Friday, July 25, 2014

A Day At The Odyssey

Western Massachusetts has many blessings to be grateful about. We have wonderful seasonal changes, scenic country roads and urban cultural centers. It isn't all bubblegum and lollipops all the time though. We have our share of blizzards, political intrigue and social crisis. However, there is one lovely oasis called The Odyssey Bookshop. This place is a local cultural icon and a wonderful place to visit. 

Mt. Holyoke
Nestled in the Village Commons of the bustling suburb of South Hadley the eldest of the Seven Sisters colleges Mt. Holyoke with its inviting garden of a campus sits across the green. A theater, small shops and restaurants of the commons dot the surroundings. From morning to night students, shoppers and idling travelers walk along the road and pathways. I've been here on many occasions and can personally vouch for what I have described. It is a destination where one could easily spend a memorable day. 

Love this!
To truly understand this bookstore one really must understand its symbiotic relationship with Mount Holyoke college. Back in the 60's what originally was a pharmacy which was a popular meeting point for students of the college eventually morphed into what would become The Odyssey Bookshop. The original owner Romeo Grenier decided to sell a selection of Penguin title books. This decision truly took off and five years later the college approached him to become a full-time bookseller. He took a courageous step and agreed and the rest was history. Like any 50 plus year old business it had its ups and downs. Two attempts by an arsonist to burn the place down. A relocation. This place lived up to its name.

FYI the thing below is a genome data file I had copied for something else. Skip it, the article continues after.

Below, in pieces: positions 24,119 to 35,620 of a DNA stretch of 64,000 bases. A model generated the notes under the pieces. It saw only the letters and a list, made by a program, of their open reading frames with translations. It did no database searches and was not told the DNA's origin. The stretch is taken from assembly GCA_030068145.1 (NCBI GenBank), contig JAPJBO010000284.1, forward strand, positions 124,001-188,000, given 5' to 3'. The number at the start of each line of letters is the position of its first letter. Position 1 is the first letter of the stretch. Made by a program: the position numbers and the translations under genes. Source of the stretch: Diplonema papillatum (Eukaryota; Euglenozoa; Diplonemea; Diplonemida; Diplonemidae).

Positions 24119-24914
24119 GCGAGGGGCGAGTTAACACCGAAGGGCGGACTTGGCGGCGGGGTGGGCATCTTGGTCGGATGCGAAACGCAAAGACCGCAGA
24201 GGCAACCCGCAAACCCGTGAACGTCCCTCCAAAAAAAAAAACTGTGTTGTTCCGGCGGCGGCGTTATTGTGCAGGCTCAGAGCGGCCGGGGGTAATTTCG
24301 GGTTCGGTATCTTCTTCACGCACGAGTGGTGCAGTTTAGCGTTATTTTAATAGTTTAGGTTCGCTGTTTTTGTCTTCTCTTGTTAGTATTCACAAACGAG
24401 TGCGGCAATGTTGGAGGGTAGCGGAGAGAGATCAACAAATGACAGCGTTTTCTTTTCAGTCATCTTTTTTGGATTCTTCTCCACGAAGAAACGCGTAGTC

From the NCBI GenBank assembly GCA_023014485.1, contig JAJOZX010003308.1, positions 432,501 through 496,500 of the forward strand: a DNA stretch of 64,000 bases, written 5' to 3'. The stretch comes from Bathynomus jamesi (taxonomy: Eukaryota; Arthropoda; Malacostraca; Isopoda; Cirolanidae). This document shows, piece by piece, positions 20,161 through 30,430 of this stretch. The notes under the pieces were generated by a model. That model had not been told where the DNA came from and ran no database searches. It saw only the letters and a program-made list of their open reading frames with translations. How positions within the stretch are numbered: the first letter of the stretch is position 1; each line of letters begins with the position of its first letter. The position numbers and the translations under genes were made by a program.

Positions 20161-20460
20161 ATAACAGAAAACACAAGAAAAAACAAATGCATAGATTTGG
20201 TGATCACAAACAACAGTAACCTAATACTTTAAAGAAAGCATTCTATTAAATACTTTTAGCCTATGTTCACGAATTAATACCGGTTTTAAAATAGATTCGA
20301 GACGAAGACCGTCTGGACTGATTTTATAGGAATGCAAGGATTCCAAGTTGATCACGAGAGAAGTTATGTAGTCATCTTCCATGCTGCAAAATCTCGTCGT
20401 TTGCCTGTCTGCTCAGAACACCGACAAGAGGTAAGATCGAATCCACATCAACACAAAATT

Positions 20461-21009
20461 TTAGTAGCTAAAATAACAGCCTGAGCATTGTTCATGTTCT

The store itself is beautifully stocked with an impressive array of titles. They have both used and new books. Inside are two-levels to browse and enjoy to your heart's content. Not only do they sell books, but they have an impressive spread of art supplies and local flavor. They are hip with the times and E-tail their wares online.What I really love about this place is the feel you get when you walk in. It is an independent, family run bookstore. It is a place run by bibliophiles for bibliophiles. They run book signings. Authors come in and read. They really have every aspect tailored well.

And so a couple of days ago on a 90+ degree day. I took a spin down. I drove the route I knew quite well. I had been wanting to blog on some local booksellers and said to myself now is a great time to do it. I walked along the brick pathways. Thought on what I could add to my growing collection of history books. I strolled into the air-conditioned sanctuary. Inside I indulged my joy of running my finger along the spines and reading the titles. I may have even sniffed a tome or two. It was good for the soul. 

Handy guide!
In the end I added two to my personal library. Afterward I dined at one of the local eateries and perused my new bought books. As I will be making more of these visits I will most certainly let you know the decadent fun I have.

Enjoy a novel on the patio.


  1. This is a famous store! I'd love to go there.